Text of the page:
As a Spotify subscriber, does Australian Senator Cory Bernardi have the right to create a playlist that musicians despise?
Last year, in a controversial move, government-funded Australian radio station Triple J announced that it would change the date its annual ‘Hottest 100’ playlist. Traditionally held on January 26th, the playlist release date coincided with Australia Day.
First celebrated as a public holiday in 1994, Australia Day celebrates the arrival the British fleet in New South Wales.
Not everyone in Australia agrees with Australia Day, though. Critics claim that the day causes pain to Indigenous Australians. They are reminded Australia’s history discrimination, violence, and dispossession against them. The backlash became so fierce that multiple artists, including Indigenous artists, called for Triple J to change the date. The government-funded radio station agreed, choosing to release its popular Hottest 100 countdown in the fourth week January.
Cory Bernardi, however, disagreed. The charismatic right-wing Australian senator published an alternate playlist to celebrate Australia Day. Dubbed the AC100, fans could stream music from Savage Garden, Kylie Minogue, Peter Garret, and others on Spotify.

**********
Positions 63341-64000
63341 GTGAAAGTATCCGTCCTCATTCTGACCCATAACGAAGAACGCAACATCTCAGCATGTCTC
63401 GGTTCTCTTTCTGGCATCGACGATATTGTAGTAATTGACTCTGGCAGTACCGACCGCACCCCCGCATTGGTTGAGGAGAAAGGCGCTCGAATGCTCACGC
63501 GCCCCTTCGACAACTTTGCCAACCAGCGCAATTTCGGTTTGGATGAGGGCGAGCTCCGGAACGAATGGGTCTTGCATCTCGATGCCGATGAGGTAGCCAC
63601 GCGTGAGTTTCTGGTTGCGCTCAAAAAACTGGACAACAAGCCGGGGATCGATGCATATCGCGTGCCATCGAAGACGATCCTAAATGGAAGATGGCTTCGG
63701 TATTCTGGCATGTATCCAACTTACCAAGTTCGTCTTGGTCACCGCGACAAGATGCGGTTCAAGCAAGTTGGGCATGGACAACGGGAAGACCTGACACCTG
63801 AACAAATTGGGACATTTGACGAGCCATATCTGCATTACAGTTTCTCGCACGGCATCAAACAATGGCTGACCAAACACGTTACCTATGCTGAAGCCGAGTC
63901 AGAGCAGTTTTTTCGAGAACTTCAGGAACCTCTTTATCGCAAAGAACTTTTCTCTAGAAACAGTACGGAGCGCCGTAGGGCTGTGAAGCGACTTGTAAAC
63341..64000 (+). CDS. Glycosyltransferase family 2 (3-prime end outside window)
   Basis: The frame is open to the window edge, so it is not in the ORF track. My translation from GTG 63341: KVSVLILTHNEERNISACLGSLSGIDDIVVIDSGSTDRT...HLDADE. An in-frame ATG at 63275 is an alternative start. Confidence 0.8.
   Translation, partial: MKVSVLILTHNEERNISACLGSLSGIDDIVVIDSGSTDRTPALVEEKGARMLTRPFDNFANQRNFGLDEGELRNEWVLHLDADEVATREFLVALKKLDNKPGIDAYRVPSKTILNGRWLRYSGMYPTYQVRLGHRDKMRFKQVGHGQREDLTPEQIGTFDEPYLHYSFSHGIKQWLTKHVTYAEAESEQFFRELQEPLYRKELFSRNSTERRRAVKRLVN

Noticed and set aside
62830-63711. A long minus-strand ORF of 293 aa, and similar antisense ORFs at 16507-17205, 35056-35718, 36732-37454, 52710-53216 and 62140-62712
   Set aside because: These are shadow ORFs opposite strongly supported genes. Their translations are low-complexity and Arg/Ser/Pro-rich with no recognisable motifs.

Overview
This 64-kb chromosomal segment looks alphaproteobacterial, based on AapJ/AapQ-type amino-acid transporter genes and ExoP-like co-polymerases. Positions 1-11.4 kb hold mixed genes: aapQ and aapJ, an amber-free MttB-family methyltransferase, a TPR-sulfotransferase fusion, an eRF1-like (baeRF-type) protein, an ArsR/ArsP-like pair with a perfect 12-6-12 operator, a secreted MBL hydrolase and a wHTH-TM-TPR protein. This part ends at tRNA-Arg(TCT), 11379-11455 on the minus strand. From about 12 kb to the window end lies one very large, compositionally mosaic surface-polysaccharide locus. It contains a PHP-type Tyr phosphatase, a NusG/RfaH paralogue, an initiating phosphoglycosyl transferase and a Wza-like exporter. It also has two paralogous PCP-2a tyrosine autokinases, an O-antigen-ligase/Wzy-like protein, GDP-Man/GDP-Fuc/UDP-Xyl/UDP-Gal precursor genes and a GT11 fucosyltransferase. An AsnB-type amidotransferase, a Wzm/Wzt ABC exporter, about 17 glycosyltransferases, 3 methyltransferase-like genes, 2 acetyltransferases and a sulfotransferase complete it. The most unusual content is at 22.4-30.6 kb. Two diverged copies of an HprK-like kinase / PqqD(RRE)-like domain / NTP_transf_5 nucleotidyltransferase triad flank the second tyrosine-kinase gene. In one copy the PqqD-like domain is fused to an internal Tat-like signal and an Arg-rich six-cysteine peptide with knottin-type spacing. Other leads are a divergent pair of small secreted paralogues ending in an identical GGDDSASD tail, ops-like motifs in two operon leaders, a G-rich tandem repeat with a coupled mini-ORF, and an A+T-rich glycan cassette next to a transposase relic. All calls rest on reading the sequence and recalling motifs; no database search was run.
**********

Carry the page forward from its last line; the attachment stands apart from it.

A statement on the Australian Conservative party website reads,
Musicians featured on the prominent Australian Conservative Spotify playlist immediately lambasted Bernardi. Savage Garden singer Darren Hayes, the most vocal critic, tweeted,
“I do not want to be associated with you, your party or your views. Remove my music from this stunt or expect contact from my publisher.”
In a public tweet sent to multiple artists, he asked,
Mick Thomas, former guitarist for Weddings Parties Anything, demanded that Bernardi remove the group’s songs from the playlist.
Speaking on the criticism, Cory Bernardi told the media that he had the right to create his own playlist. Believing that Australia Day is worth celebrating, he lambasted musicians for denying his privilege as a paid Spotify subscriber.
Slamming Triple J as well as other rival political parties for “politicizing Australia Day,” Bernardi added,
“If these people don’t want people like me to be creating playlists with their music on it, then remove it from Spotify.”
You can find the tendentious #AC100 playlist here or listen to it below.
Featured image by SavageGardenVEVO (YouTube screengrab)